Understanding the Hedonic Treadmill – Can We Never Be Happy?

“Some go fishing all their lives without realizing it’s not fish they are after” – Henry David Thoreau

Do you ever get a feeling that you will never quite be happy? That you are constantly running on a treadmill and never really going nowhere?

Well you’re probably not alone. In fact this is probably the feeling that is most worthy of the title ‘the human condition’. All of us you see are united by a feeling of mild disappointment, or slight dissatisfaction. All of us are constantly reaching for things that are just out of grasp or that aren’t even clearly defined. Except maybe the Dalai Lama…

This is what is known as ‘the hedonic treadmill’ or ‘hedonic adaptation’ and it might just be one of the more important aspects of our psychology.

What Is the Hedonic Treadmill?

The hedonic treadmill is described as the tendency that we as humans have to quickly return to a state of happiness, regardless of the positive or negative changes that might occur in our lives. While the term ‘happiness’ was originally used when the idea was put forward by Brickman and Campbell, it has later taken on a slightly more sinister term. In the late 1990s, psychologist Michael Eysenck adapted the term to better fit the definition most of us will know today. That is to say that we revert to a state of ‘relative happiness’, which is nevertheless marred by a slight dissatisfaction and the knowledge that things could be better.

Despite the term being relatively recent, similar concepts have been used throughout history. A good example is the quote ‘desire hath no rest’ from Robert Burton’s 1621 Anatomy of Melancholy.

The idea then, is that no matter what happens for better or worse, you’re likely to remain feeling about as happy/dissatisfied as you are now. If a natural disaster destroyed your home and your family, then you would mourn and be distraught and you would likely be unable to return to your current status and luxury. Nevertheless, given time you would adapt to your new situation with new loved ones and new possessions and you would feel similarly about those as you did about your old ones. Even if you found yourself destitute and living on the street, you would develop routines and habits that gave you solace and you would learn to take more pleasure in the smaller things like the occasional mug of hot tea. And you would keep hoping that someday things would get better.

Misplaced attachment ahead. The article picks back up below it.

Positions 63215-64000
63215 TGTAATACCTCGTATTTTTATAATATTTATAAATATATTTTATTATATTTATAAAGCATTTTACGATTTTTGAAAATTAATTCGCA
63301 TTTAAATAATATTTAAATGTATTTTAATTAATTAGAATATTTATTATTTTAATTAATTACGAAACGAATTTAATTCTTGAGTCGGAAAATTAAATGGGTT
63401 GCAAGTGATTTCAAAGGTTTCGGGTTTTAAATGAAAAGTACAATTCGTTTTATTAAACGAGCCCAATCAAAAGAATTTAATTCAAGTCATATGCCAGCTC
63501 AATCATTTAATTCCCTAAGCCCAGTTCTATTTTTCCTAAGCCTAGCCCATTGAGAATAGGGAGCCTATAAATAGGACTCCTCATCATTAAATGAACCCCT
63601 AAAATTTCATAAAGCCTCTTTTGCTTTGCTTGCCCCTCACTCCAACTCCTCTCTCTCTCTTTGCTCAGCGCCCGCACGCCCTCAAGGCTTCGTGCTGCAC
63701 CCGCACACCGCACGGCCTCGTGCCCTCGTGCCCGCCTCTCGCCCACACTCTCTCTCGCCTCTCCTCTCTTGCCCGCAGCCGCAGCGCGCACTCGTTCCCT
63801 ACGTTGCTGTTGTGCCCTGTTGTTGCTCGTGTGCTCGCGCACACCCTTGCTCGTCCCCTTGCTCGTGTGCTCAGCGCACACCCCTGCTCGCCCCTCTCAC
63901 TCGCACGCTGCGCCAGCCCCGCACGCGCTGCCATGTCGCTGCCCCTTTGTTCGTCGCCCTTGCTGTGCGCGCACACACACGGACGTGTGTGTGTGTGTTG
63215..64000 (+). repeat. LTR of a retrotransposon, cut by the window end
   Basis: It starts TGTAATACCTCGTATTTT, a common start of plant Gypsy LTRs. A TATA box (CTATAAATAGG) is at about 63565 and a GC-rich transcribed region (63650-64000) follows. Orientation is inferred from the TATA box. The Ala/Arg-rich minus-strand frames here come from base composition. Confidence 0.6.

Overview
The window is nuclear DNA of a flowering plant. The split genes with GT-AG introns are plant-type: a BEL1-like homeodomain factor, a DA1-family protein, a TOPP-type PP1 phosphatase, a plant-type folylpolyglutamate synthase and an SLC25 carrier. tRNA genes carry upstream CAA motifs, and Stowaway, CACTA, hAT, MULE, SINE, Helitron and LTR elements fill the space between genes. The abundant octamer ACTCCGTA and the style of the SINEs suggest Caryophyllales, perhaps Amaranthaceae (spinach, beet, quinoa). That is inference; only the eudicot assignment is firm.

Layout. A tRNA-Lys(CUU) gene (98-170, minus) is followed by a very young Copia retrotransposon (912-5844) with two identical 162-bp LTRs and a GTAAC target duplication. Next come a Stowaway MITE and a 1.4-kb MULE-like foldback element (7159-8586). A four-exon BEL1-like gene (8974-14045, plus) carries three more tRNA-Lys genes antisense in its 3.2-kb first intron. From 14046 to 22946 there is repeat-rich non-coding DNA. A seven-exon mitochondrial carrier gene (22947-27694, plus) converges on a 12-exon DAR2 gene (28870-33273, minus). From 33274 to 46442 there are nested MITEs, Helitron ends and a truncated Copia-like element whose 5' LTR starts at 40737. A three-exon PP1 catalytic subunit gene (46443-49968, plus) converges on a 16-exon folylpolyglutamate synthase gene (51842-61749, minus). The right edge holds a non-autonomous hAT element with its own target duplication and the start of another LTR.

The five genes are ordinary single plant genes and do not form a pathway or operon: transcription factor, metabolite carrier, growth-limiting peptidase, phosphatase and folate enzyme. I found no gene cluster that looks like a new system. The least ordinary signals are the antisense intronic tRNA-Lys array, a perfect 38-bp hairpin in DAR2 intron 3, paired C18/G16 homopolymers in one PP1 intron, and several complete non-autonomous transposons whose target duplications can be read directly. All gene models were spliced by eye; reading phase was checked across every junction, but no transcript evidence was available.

Conversely though, if you were to win the lottery tomorrow and to buy yourself a private island, you would probably find you actually weren’t that much happier than you are today. You might not have the stress of work but you’d still get bored, you’d still get ill and you’d still have arguments with your partner. You might wish that you were just a little more rich, or perhaps that you had become rich just a little younger…

If this sounds unrealistic, then consider a study by Brickman & Campbell looking at 22 lottery winners and 29 paraplegics. In the study both groups were interviewed several years after their life-changing events and both groups reported being roughly as happy as they were to begin with.

In other words, we appear to have a state of ’emotional homeostasis’ which is just south of ‘content’ but never too depressed.